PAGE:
The New York Academy of Sciences Talent Showcase
The Blavatnik Awards for Young Scientists National Winners
By Anni Griswold, NYAS Contributor
Life Sciences Laureate
Janelle Ayres, PhD, The Salk Institute for Biological Studies
An unexpected truce in the war on pathogens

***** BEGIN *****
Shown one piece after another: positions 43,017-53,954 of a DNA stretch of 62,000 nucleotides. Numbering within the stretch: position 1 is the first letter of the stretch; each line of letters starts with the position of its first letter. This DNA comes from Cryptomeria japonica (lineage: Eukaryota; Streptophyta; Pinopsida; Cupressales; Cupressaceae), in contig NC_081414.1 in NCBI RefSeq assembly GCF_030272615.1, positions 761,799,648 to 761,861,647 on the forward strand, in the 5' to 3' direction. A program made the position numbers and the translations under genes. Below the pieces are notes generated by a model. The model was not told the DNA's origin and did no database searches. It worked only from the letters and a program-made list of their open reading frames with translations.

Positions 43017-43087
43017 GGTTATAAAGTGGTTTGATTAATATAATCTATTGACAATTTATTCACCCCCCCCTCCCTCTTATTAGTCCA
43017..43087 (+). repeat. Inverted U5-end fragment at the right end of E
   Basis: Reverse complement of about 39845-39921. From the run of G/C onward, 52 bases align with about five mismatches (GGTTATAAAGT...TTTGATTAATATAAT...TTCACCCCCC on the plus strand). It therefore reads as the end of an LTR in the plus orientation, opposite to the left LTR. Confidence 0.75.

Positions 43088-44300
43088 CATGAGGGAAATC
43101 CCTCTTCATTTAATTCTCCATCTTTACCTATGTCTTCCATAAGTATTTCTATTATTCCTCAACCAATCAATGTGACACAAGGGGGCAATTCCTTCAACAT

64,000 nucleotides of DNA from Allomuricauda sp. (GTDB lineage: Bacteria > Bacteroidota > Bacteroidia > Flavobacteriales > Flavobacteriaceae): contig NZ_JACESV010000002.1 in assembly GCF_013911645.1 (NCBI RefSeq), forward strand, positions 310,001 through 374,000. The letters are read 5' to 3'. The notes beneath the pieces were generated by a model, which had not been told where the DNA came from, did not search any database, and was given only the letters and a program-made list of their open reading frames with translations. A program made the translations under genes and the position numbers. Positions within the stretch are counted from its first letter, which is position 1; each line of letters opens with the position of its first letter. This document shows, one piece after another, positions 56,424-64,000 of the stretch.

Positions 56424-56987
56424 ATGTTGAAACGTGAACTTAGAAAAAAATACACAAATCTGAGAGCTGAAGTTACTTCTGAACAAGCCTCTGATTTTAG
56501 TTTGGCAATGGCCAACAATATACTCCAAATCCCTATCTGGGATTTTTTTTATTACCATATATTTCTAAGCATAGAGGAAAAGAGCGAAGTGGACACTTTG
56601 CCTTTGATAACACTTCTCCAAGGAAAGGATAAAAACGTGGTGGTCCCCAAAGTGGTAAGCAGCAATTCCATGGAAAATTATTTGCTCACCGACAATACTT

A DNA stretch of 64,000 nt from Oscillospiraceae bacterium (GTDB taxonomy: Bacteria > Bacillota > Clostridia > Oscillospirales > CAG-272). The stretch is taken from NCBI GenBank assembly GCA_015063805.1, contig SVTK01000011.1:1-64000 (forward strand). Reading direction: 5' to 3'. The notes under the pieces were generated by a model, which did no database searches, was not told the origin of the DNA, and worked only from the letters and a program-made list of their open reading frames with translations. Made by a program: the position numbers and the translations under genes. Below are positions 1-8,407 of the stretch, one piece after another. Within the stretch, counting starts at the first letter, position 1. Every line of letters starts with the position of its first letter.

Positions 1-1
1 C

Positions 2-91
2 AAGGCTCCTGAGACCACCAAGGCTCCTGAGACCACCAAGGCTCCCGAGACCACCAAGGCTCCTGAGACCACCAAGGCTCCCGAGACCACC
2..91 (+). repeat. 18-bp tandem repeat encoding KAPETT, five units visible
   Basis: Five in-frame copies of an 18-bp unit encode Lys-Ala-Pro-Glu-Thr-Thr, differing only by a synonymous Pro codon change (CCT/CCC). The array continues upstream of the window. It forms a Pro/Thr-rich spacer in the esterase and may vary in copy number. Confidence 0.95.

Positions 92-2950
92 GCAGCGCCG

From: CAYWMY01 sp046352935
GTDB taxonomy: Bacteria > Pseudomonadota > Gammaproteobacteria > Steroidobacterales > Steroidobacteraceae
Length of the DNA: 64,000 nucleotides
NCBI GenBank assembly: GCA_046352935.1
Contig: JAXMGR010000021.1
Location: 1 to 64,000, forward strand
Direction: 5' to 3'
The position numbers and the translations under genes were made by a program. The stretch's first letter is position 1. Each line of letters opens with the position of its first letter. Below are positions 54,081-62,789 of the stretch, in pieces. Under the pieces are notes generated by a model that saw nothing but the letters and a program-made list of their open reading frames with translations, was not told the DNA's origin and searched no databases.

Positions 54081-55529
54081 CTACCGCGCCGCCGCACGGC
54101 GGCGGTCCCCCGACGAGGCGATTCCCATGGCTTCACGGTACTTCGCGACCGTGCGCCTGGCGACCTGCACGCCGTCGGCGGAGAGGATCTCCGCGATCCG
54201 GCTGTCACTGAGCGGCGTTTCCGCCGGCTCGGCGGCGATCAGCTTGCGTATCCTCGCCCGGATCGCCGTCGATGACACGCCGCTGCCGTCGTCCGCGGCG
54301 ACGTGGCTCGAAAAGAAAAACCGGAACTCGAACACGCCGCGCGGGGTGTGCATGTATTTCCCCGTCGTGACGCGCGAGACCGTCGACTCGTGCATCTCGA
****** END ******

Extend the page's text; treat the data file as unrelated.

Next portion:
Much of immunology’s past has focused on defense: Generations of grad students have untangled host strategies for detecting and eliminating biologic threats. Legions of labs have designed antibiotics to stock the host’s arsenal. But the field may have an altogether different future, says Janelle Ayres, PhD, the Helen McLoraine Developmental Chair of the NOMIS Center for Immunobiology and Microbial Pathogenesis at the Salk Institute. “The traditional assumption was that you just had to be able to kill the pathogen — that’s all it took to survive an infection,” Ayres says. “That didn’t make sense to me because of the physiological damage that can happen. During an infection, the host immune response is doing far more damage than the microbe.” More than a decade ago, while other graduate students traced signaling pathways of the innate immune system, Ayres — then a doctoral student in David Schneider’s laboratory at Stanford — pursued an idea gleaned from plant biology literature: What if humans, like plants, express genes that boost fitness and allow them to coexist with pathogens until they can safely ride out an infection? In the years since, Ayres has uncovered an accomplice to the traditional immune system. The “cooperative defense” system, as she calls it, is less focused on death and destruction and more on cooperation and survival. “Often, a patient’s immune system is fully capable of killing an infection, but the patient dies from the pathology before they’re able to kill the infection,” Ayres says. Or, in other cases, the pathogen produces toxic compounds or disrupts physiological functions. By engaging the patient’s cooperative defense system, the patient can remain healthy enough for the immune system to come in and clear the infection. Her discovery has inspired a new branch of immunology and earned Ayres the 2018 Blavatnik National Award for Young Scientists.